5. I have a hole in my favorite socks, but I have all ten of my big, ashy, windblown toes. (Thanks, Oklahoma.)

Enjoy the video. Be thankful Sherwood Schwartz didn't make like a billion dollars off of your awkward puberty, and cut you out of all merchandising and syndication profits in perpetuity. Be thankful you didn't have to go on Celebrity Fit club to re-launch your acting career. Lookin' at you, Marcia, Marcia, Marcia!
As I sit here and #OccupyMySnuggie, I constantly remind myself: I could be Oliver from the Brady Bunch. Y'all, things could always be worse.

Monday, November 7, 2011

Oklahoma Earthquake!!!!

This is my take on the Oklahoma Earthquake. Yes, It was scary! Since I've been here I've lived through a BLIZZARD, 117 degree heat, and straight line winds that knocked me into the Dollar General!

Tuesday, November 1, 2011

Little Lessons on the Prairie: Birthday Letter to My Children

Dear Ashlee, Daniel, and Adam:

I love each of you. You each bring me immeasurable joy. You each have traits that shock and amaze me. Ashlee, your ability to “cut through the crap” will serve you well as you grow into womanhood. Daniel, you are kind, loving, and sensitive. These traits will make you an incredible father. Adam, your fearlessness scares me and makes me jealous that I’m not as fearless as you. As your birthdays roll around this year, I wanted to let you all know I am glad that I am your Mom.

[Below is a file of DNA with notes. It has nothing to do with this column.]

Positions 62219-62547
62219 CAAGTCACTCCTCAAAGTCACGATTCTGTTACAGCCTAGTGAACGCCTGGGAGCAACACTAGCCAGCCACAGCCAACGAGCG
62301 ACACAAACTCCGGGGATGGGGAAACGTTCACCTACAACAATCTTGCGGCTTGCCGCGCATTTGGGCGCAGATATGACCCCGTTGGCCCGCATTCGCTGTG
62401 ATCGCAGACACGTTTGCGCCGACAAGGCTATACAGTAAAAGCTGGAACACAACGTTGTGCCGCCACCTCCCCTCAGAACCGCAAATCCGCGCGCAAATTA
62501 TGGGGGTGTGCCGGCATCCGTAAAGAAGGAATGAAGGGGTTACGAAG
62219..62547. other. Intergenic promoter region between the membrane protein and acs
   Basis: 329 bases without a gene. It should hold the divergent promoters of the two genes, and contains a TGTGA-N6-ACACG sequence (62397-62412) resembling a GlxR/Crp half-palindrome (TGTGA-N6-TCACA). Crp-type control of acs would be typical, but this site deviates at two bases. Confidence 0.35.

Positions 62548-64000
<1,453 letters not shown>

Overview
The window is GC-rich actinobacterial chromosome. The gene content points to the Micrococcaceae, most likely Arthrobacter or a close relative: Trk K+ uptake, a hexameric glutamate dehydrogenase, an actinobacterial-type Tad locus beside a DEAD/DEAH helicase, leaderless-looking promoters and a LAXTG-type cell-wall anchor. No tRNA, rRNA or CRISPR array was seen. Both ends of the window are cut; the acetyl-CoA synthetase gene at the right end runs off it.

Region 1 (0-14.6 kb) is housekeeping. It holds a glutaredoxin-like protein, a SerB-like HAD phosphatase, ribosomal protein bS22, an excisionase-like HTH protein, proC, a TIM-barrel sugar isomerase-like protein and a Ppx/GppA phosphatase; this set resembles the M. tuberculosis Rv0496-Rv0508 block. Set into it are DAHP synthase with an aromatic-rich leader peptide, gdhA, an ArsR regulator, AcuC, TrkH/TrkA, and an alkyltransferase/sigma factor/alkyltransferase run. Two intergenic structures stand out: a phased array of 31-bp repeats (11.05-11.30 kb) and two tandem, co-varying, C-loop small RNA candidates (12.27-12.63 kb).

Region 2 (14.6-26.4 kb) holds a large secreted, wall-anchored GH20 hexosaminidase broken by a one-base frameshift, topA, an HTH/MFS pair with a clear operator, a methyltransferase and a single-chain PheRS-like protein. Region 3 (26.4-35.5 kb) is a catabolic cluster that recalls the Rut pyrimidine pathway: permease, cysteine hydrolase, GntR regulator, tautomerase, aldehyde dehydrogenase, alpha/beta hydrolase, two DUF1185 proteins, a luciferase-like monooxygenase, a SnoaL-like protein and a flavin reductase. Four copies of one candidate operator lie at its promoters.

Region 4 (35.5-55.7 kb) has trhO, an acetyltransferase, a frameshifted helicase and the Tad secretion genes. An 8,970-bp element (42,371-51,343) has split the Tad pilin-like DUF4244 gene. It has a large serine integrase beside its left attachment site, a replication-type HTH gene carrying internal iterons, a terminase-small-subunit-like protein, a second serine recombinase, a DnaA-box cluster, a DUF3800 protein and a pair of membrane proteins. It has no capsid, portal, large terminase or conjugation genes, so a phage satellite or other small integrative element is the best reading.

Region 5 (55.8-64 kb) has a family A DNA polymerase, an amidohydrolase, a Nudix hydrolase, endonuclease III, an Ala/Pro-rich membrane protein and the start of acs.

I got to spend my birthday with MeMaw. I knew on that day it would be the last time I would ever see her on my birthday. I was filled with pain and sorrow and joy. Grandma Ella was special to each of you, as she was to me. If you put her life in perspective, she was an extraordinary woman. She was the three worst things a person could be in Alabama when she was born in 1941: poor, black, and female.

She taught me some very valuable lessons about life and love. I want to share some of them with you:

Never say no to love. Love comes in so many different forms. Grandma never flaunted her romantic relationships for the world to see, but she never hid the fact that she loved her children and her grandchildren with great abandon. She never rejected people for being gay or white or rich or poor or crazy. She always had a plate to feed hungry people. She always found a dollar to give, even when she didn’t have enough for herself. She loved everybody. She treated every single person like they were a child of God. Approach every aspect of your life with love. Sometimes people may hurt you, but often times they won’t. I’m not saying put yourself in a situation where you can physically or emotionally be hurt. There are times, too, when you must love someone enough to walk away.

Never think you are alone. I am here for you. If I can give it to you, I will. If I can’t, I will do everything in my power to help. Mama opened her doors to me, and let me come home when things got really awful for me. She never made me feel bad. She never made me feel like I had to beg or be ashamed. As your Mama, please know, you can always come home to me. You are not alone.